Food labelling e-learning course


Label for Wild Alaskan pollock

A product's name is the most important piece of information for a potential buyer. It helps people understand the nature of a food that they are not immediately familiar with. Because of this, the rules on how products must be named are prescriptive.

Brand names and names that have been protected as intellectual property (e.g. registered trade marks) don't replace the need for a name of a food under the terms of the FIC. Neither do 'fancy names', names mainly used to market a food rather than give potential buyers absolute clarity about what it is.

A food name used in the EU member state of production and marketing can be used in other EU member states, with any necessary language translation. However, the FIC recognises that occasionally products can be named in the same way in different member states but are significantly different - if these are traded between member states, the name may need to be qualified by additional description so consumers aren't misled. Less often, a name used in one member state may be so inappropriate for the product in another member state that the same name cannot be used, even with qualifications.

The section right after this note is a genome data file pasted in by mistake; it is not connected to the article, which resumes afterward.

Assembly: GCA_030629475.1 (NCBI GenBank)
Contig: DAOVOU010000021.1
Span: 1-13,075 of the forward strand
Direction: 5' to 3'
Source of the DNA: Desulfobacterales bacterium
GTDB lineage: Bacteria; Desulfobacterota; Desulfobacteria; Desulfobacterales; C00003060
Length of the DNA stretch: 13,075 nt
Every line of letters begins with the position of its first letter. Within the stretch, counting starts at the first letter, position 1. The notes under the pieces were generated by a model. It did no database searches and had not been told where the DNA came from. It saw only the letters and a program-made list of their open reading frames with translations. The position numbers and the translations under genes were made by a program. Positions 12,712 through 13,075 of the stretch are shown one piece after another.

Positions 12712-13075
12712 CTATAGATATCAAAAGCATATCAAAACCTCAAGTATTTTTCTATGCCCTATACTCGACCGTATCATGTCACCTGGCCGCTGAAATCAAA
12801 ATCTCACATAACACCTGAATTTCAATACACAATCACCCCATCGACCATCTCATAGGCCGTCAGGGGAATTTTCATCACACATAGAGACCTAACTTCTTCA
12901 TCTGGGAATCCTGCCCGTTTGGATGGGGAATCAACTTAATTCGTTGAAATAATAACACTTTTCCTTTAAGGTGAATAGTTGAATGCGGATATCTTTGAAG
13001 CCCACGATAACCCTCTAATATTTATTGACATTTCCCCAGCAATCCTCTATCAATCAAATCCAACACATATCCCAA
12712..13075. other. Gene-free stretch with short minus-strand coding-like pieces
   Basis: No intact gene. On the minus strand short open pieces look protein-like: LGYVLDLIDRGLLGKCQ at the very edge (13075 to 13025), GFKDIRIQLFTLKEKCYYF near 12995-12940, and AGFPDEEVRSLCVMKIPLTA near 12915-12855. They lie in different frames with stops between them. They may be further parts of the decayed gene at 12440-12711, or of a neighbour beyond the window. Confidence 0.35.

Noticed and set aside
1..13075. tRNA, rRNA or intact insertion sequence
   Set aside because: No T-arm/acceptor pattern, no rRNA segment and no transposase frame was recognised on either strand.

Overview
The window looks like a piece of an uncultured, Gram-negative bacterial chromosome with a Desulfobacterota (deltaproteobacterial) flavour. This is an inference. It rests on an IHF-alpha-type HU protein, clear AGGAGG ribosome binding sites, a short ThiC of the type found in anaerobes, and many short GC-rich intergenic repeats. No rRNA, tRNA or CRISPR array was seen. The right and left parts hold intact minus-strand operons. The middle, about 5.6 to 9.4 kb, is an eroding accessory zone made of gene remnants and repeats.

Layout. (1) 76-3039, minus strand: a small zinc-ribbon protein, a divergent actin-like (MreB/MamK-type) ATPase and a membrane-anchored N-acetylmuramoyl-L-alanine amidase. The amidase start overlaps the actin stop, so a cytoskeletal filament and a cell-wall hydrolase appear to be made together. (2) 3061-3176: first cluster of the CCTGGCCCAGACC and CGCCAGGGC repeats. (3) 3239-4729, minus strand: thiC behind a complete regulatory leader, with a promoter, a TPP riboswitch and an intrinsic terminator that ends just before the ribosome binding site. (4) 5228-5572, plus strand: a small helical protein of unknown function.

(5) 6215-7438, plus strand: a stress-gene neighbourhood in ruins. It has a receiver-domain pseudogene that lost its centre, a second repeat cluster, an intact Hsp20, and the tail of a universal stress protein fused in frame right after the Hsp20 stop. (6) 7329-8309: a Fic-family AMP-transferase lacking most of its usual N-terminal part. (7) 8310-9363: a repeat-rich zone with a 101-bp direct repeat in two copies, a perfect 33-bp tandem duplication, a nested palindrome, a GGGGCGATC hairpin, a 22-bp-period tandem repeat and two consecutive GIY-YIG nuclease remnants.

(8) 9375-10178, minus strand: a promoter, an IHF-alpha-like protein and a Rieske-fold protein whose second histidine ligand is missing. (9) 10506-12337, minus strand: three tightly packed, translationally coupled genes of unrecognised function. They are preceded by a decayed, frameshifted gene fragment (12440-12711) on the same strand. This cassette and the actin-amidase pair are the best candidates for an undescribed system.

The FIC gives no examples of names that may be subject to these additional restrictions. Businesses are responsible for identifying when such restrictions may apply to a name they are using.

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